REVIEW: ‘Dragon and Ceremony’ Volume 2

Reading Time: 3 minutes

Dragon and ceremony - But Why Tho

Fantasy adventure story Dragon and Ceremony Volume 2: The Passing of the Witch is a light novel written by Ichimei Tsukushi, illustrated by Enji, and translated into English by Jordan Taylor. Dragon and Ceremony Volume 2 is published in English by Yen On, a division of Yen Press. This story picks up after the events of Dragon and Ceremony Volume 1: From a Wandmaker’s Perspective, exploring the further adventures of apprentice wandmaker Ix and holder of the most powerful magic wand, Yuui.

Another one of Munzil’s apprentices, Layumatah, asks Ix to investigate rumors of a witch that may have caused the wand wall (the magical defense system) around the capital to come undone. Ix teams up with Yuui, and her classmate Nova, to figure out if the witch exists and, if she does, what she knows about the wand wall.

As a concept, it’s just okay. Tsukushi is trying to expand the world of Dragon and Ceremony by introducing new characters, such as Nova, Giddens, and Camilla, and explaining new legends such as the witch. But I would have much rather learned more about Yuui’s experiences. In volume 1, Tsukushi wrote about this world’s issues with concepts like xenophobia and colonialism, especially how they affected Yuui, who is a political prisoner. Going from that to talking about a legend about a witch is a bit of a narrative downgrade.

The new characters are not enough to save the story. Despite being part of the story from the beginning, I often forgot that Nova was there. She leaves little impression on the story and the reader. Her presence feels completely unnecessary until the book is almost over. Because Nova has no characterization aside from being quiet, she doesn’t undergo any character development. And it’s a shame because it would’ve been great to see Yuui make a friend that wasn’t Ix and learn more about the world of Dragon and Ceremony from a new perspective.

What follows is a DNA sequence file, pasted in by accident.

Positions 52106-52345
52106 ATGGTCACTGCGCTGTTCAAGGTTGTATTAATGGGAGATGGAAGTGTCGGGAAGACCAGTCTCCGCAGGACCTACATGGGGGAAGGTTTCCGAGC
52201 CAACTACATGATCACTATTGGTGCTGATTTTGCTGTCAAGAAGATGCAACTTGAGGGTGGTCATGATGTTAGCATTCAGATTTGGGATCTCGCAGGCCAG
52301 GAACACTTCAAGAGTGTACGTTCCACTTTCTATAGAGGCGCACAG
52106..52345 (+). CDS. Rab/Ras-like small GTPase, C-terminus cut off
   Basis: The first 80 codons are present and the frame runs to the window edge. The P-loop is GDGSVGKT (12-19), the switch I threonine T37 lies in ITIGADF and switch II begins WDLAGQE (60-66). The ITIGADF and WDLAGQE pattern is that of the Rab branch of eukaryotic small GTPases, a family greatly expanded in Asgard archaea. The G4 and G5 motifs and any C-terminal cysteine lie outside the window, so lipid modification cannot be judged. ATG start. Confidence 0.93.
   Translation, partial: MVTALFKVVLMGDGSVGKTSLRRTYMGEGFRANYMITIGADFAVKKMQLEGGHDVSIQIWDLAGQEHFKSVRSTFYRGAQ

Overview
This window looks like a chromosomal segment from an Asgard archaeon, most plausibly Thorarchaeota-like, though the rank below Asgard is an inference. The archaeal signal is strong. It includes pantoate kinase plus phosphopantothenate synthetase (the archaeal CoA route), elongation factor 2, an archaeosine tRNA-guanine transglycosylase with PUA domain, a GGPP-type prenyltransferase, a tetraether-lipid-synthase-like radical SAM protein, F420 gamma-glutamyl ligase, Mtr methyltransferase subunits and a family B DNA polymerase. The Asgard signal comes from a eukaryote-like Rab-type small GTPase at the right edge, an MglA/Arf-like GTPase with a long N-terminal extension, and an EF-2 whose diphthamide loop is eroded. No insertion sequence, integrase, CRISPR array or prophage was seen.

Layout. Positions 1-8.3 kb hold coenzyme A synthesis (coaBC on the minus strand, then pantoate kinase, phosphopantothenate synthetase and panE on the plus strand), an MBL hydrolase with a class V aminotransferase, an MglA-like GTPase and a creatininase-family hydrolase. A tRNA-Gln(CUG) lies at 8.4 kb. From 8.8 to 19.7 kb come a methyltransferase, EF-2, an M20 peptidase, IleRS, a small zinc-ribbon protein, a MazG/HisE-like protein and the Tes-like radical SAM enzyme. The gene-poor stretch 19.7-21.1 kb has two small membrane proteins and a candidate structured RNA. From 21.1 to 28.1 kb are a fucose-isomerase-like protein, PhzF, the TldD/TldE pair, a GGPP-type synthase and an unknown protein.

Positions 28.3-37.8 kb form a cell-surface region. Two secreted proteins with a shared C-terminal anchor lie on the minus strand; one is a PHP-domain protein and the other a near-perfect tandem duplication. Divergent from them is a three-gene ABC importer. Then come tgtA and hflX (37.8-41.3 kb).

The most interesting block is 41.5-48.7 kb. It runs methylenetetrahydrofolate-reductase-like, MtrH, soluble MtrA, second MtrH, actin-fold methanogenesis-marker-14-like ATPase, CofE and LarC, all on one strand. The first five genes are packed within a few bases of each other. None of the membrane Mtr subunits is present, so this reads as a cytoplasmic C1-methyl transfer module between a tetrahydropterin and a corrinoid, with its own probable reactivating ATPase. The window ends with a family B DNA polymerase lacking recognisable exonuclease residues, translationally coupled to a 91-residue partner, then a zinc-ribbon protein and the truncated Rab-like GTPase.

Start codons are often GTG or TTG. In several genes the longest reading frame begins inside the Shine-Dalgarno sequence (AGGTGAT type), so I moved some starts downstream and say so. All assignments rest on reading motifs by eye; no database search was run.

Side characters that fall flat are something that was an issue in volume 1 as well. Yuui’s classmates were supposedly important, but they barely had personalities. Instead of creating Nova and giving her the personality of a beige wall, Tsukushi could have brought back the trio of classmates from volume 1. Camilla is the only new character who makes a lasting impression. And she doesn’t even show up until the story is at the halfway point.

Another issue with Dragon and Ceremony Volume 2 is poor pacing. The plot takes a while to pick up before stalling again and finally rushing towards an unsatisfying ending. Tsukushi mentions details that appear important, only to drop them completely or only mention them again as an afterthought.

In an afterword, Tsukushi writes that this volume can be read as a standalone. As can volume 1. And that’s the root of all of my problems with Dragon and Ceremony Volume 2; it doesn’t need to exist, and it never justifies its existence. I’m not opposed to a standalone being turned into a series. Especially if I enjoyed the standalone. Because I enjoyed volume 1, I went into Dragon and Ceremony Volume 2 expecting to enjoy it, only to be let down.

Dragon and Ceremony Volume 2 is a lackluster story that tries to expand the world-building but fails to recreate the magic and depth of the first volume.

Dragon and Ceremony Volume 2 is available now wherever books are sold.


Dragon and Ceremony Volume 2
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TL;DR

Dragon and Ceremony Volume 2 is a lackluster story that tries to expand the world-building but fails to recreate the magic and depth of the first volume.